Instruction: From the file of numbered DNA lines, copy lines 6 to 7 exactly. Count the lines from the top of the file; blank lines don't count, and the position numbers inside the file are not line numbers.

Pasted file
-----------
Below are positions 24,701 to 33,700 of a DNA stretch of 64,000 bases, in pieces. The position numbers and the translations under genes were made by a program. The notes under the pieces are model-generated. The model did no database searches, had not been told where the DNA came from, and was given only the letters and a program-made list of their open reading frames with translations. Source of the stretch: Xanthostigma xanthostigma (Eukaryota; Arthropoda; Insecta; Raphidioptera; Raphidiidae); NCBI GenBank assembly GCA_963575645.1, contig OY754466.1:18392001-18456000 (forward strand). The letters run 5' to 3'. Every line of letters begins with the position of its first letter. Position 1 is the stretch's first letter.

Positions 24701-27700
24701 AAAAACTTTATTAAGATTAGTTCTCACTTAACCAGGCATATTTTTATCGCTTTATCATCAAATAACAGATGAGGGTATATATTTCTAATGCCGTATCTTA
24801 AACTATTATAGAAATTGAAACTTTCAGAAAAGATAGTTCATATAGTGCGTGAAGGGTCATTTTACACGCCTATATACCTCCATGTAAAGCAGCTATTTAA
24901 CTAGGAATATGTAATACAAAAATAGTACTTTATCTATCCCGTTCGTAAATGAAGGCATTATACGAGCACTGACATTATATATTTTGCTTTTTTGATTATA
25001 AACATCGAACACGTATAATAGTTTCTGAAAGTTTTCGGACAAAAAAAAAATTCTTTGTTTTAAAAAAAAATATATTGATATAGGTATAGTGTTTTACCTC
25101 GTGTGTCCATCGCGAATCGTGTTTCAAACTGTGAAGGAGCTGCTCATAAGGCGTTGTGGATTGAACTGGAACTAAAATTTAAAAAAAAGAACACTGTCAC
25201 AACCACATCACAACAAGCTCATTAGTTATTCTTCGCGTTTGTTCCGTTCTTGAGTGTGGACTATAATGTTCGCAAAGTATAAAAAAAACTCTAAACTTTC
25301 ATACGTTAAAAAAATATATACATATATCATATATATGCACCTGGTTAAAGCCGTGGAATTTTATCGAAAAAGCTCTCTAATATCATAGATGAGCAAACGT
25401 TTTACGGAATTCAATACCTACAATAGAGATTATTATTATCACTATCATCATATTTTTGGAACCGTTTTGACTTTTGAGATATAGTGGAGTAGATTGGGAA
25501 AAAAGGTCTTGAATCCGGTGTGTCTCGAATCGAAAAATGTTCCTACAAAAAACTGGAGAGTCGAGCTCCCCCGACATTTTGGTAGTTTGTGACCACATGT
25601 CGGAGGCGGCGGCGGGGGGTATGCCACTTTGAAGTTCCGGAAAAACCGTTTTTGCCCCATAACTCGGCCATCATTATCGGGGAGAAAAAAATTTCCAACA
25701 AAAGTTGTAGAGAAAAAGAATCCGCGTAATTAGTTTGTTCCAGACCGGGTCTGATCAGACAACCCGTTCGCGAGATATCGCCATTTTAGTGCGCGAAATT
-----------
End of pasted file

25001 AACATCGAACACGTATAATAGTTTCTGAAAGTTTTCGGACAAAAAAAAAATTCTTTGTTTTAAAAAAAAATATATTGATATAGGTATAGTGTTTTACCTC
25101 GTGTGTCCATCGCGAATCGTGTTTCAAACTGTGAAGGAGCTGCTCATAAGGCGTTGTGGATTGAACTGGAACTAAAATTTAAAAAAAAGAACACTGTCAC